Once they were powerful. Dreaded. Admired by many, hated by some. Their lives are coming to an end. Yet, there is still one story to tell, the story of a friendship. It is about four men who cannot be more unemotional. Helmut Schmidt, Lee Kuan Yew, Henry Kissinger and George Shultz: cool, if not cold, power-hungry politicians. Yet, for more than forty years their friendship has been close, almost intimate. Now they are slowly saying their farewells to each other.

ST-Lee Kuan Yew & Helmut Schmidt

LKY and Helmut Schmidt – their last meeting

Singapore, at the beginning of May, conference room “White Magnolia” at Shangri-La Hotel. Helmut Schmidt wanted to meet with Lee Kuan Yew, the founding premier of the Asian metropolis, for the last time. He has not looked forward to a trip for a long time as much as this one to see “Harry”, how Lee Kuan Yew has been called among his friends since he was a student at Cambridge in England. From Singapore he will be travelling to China for five days, also a long-cherished wish.

Schmidt is 93 years old. Who would still go on a 15-hour trip from chilly Hamburg to hot and humid Singapore at that age? In March, his doctors gave green light: the thrombosis he is suffering from does not prevent him from flying.

Lee, 89 years old, wrote to him to say how happy he was about the visit. Also, that his friend would need some rest after arrival, at least one night, to overcome the jetlag. The next evening he would invite him to dinner.

Afterwards, they want to sit down together on three afternoons, to talk with each other. About China, America, Europe – the big picture, in the way they always used to do. A book shall be produced, a collection of their conversations on the world’s situation. Neither would accept anything less.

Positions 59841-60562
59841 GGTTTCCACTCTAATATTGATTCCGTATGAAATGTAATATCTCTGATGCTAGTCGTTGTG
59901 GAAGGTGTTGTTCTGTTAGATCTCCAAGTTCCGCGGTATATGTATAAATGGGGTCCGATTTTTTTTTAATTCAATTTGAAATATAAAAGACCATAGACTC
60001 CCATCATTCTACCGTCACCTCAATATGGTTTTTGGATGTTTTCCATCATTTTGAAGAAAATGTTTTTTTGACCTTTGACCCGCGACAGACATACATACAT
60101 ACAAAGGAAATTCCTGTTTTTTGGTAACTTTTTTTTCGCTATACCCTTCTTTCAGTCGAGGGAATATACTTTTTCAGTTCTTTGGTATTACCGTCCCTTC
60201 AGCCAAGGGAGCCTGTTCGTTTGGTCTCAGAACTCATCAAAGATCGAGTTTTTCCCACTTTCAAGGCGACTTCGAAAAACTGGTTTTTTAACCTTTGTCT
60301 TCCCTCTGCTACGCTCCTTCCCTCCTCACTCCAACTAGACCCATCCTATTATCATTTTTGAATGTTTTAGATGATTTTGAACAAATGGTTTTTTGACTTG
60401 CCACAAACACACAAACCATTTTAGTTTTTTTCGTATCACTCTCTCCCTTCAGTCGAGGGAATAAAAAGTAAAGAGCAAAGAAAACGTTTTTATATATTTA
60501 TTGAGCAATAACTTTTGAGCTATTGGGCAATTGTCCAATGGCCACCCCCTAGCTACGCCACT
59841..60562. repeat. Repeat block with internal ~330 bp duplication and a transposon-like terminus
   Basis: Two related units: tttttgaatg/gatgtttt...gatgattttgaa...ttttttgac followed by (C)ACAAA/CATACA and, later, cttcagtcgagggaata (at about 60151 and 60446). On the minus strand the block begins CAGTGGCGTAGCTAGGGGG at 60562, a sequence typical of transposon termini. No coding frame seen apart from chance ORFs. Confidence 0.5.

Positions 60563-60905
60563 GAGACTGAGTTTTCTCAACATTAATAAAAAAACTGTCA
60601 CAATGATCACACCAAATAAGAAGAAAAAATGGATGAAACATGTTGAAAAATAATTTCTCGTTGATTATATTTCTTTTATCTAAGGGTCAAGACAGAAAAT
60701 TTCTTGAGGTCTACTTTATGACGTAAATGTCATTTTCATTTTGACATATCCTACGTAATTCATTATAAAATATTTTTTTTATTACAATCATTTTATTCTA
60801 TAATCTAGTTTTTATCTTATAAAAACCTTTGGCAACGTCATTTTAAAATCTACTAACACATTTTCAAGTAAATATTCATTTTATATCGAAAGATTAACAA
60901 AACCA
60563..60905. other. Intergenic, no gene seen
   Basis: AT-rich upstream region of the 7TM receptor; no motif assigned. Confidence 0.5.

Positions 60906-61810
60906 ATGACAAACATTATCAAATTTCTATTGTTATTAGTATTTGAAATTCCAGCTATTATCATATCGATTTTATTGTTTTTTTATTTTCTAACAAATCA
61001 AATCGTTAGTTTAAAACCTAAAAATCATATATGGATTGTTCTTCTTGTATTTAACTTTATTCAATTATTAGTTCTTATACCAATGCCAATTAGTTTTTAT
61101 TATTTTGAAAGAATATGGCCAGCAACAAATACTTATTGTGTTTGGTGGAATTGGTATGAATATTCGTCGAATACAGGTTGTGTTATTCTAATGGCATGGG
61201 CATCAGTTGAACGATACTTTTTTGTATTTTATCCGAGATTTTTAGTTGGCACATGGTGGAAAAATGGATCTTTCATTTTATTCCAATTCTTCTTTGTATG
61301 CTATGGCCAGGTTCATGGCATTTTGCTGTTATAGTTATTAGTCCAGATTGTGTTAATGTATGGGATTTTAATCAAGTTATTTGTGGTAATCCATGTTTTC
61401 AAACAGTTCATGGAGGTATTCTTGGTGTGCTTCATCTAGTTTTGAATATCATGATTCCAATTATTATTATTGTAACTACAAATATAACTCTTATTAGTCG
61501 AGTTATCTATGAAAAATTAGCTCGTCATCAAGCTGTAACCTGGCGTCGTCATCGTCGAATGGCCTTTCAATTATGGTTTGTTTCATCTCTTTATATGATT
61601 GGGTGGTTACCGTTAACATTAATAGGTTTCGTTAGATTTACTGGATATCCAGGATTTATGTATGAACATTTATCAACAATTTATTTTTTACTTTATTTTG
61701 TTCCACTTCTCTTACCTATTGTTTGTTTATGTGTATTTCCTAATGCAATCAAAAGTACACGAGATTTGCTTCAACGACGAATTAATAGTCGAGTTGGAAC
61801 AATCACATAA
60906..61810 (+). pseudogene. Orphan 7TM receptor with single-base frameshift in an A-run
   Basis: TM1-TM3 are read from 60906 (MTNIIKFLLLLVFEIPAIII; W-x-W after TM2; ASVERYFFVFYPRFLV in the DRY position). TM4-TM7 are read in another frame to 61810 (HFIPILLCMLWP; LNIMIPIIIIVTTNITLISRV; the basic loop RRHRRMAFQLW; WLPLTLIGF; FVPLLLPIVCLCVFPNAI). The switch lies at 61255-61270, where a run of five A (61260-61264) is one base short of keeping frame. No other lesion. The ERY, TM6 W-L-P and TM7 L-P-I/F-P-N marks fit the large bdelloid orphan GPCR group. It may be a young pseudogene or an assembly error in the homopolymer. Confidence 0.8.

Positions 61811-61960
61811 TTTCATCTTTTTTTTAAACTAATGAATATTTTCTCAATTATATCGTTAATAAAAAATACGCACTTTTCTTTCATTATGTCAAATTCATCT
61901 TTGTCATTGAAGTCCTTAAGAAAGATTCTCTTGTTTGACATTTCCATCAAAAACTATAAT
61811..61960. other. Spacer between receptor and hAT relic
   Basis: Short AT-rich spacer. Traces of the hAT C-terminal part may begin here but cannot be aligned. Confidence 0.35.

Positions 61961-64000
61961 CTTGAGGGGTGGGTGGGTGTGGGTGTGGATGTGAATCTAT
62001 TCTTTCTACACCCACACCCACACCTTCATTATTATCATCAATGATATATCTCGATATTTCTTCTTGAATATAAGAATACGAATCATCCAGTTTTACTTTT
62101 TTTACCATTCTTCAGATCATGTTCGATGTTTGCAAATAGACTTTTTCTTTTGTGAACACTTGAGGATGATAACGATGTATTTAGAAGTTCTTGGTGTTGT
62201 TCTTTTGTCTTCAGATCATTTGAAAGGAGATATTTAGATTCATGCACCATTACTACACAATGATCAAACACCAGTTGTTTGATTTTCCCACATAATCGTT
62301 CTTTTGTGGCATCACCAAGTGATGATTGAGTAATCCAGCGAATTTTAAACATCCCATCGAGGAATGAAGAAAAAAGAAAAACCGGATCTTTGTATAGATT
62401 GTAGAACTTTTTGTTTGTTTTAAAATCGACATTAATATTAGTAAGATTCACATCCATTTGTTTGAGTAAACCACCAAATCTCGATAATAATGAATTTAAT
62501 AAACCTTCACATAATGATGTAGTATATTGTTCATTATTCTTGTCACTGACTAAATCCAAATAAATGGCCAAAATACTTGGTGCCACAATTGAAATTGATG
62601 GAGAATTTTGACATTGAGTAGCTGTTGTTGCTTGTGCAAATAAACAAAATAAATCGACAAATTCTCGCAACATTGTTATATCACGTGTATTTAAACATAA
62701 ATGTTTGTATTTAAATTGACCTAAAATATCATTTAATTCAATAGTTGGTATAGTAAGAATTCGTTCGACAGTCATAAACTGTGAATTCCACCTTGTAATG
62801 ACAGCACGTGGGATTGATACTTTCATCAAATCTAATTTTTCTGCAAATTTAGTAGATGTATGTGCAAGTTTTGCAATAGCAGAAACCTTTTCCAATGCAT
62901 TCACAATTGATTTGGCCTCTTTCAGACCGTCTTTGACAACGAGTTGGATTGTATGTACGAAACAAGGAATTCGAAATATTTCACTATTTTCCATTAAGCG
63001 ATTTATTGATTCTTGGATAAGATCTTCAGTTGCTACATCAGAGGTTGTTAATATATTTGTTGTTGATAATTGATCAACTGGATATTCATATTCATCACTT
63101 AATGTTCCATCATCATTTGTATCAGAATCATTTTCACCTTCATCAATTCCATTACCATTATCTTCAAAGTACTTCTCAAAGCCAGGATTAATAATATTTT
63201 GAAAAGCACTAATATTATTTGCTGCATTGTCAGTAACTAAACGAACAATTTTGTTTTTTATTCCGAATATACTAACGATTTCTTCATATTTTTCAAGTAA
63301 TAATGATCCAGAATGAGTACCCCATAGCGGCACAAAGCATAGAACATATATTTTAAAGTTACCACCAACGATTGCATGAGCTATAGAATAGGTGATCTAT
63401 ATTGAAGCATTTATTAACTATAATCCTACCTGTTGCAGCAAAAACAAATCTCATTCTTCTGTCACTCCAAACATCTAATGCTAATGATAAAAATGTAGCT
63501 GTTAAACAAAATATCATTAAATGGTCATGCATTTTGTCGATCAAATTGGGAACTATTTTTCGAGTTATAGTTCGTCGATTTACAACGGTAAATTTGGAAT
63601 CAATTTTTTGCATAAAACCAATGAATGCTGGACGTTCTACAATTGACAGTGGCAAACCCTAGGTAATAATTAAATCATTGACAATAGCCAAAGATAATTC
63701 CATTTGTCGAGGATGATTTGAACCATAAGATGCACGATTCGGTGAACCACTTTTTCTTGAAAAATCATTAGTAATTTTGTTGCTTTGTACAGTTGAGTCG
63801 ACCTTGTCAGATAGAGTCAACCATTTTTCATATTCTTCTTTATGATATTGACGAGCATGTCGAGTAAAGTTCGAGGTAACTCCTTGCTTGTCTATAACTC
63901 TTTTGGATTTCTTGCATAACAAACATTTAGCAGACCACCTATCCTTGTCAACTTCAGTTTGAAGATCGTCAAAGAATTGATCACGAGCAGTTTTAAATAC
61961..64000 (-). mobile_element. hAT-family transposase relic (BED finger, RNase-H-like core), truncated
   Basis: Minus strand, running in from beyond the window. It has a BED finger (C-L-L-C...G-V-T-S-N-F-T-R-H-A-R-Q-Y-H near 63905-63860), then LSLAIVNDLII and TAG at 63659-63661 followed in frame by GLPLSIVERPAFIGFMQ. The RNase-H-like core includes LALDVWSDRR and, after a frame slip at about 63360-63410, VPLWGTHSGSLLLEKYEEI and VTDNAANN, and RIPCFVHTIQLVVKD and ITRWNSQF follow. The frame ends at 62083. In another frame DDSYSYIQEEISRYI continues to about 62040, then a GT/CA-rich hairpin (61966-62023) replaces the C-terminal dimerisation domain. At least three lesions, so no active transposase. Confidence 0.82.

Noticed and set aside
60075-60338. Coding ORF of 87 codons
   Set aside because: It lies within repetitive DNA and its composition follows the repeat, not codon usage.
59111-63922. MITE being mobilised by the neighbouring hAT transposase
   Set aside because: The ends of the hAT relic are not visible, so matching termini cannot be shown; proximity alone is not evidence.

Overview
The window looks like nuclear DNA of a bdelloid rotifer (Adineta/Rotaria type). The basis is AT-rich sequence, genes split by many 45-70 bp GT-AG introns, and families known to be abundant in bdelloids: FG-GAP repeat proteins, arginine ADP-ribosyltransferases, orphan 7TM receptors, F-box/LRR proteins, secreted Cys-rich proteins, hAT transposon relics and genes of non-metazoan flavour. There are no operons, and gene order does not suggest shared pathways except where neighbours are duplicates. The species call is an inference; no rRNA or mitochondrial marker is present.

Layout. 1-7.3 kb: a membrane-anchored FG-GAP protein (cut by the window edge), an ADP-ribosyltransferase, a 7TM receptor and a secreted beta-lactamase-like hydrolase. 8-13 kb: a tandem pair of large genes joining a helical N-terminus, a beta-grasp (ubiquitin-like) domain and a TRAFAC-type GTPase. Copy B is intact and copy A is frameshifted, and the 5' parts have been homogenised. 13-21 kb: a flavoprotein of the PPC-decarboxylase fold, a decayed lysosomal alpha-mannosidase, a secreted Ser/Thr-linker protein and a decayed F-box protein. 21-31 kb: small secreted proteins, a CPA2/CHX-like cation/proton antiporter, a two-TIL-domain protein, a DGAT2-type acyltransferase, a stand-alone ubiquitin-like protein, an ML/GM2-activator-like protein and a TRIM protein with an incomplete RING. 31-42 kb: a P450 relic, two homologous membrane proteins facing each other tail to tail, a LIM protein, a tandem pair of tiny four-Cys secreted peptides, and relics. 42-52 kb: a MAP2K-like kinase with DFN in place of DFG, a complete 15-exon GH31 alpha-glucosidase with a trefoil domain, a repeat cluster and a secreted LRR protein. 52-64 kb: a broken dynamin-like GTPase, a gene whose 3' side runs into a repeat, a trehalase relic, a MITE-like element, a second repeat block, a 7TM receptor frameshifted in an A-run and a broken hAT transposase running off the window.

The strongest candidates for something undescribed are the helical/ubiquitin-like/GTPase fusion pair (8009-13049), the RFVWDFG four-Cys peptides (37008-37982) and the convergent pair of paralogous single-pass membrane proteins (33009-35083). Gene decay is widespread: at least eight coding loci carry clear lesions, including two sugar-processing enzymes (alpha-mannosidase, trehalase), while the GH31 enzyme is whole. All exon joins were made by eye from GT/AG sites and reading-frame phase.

And then the conversation begins very softly. “My wife passed away and left me at the age of 91”, says Helmut Schmidt. “Loki died at 91?” – “Yes, it was a big loss. Must be the same for you.” – “Yes, it creates a deep hole in our life, nothing can fill it.”

Excerpt from article by Matthias Nass, Article in Zeit Magazin (5 July 2012)

Squatting By the Sea

It’s F1 weekend and the jetset are in town for some vroom.  With the impressive line-up of after track entertainment, Singapore’s all geared for some hedonistic partying in and around the deluxe tents set up along the circuit.

But just a few kilometers down along the ECP, there are tents of a very different variety.

photo 2 (16)Primary schools were closed today for the PSLE, so I went for an early morning beach walk with Megan. As we passed the usual joggers and aunties practicing qi gong, I pointed out the “permanent tents” set up on the beach to the daughter.

At first glance, you’d think that these are weekend campers but a closer look tells another story. The tents have an added sheet of tarpaulin to prevent wear and tear and trolleys bearing all manner of household items are parked alongside. An assortment of chairs are strewn haphazardly around the area and clothes recently washed at the East Coast Park toilets flap happily on lines strung up between coconut trees.

Welcome to Singapore’s “squatters”.

photo 1 (1)From newspaper reports, these are believed to be individuals displaced by divorce or bad times. With nowhere to go or stay, they have set up permanent camp by the sea. Campers generally need permits that are valid for a few days, but these are very obviously staying for longer. I saw a whole family that had parked their tents conveniently by a park gazebo, the stone benches turned into make-shift tables bearing newspapers, deck chairs, pots, bikes, canvas bags of clothes and I-don’t-know-what. You know, the kind of stuff you’d normally find in a well-lived home.

In the toilets, I see the families washing their clothes and utensils. Others are sleepily brushing their teeth. One of them turns to glare at me, silently accusing me of invading her private bathroom when I go in to wash my hands.

This weekend, Singapore will turn on the glitz to show the world her shimmering beauty. Just don’t look too hard under that glamorous veneer though. You might see a non-too-pretty underbelly beneath.

The Quiet Evangelist: Father Gerald Tseng, S.J.

Father Gerald Tseng S.J. with my family in the sixties

Father Gerald Tseng S.J. with my family in the sixties. I was not born then.

When I was a child, I looked forward to Chinese New Year, not just for the feasting, but also because a special guest would come round to visit. As I come from a very Catholic family, the presence of Father Gerald Tseng S.J., or Uncle Jerry in our house was always an honour, and most of my relatives would try to coincide their visits to be at our place when he came by.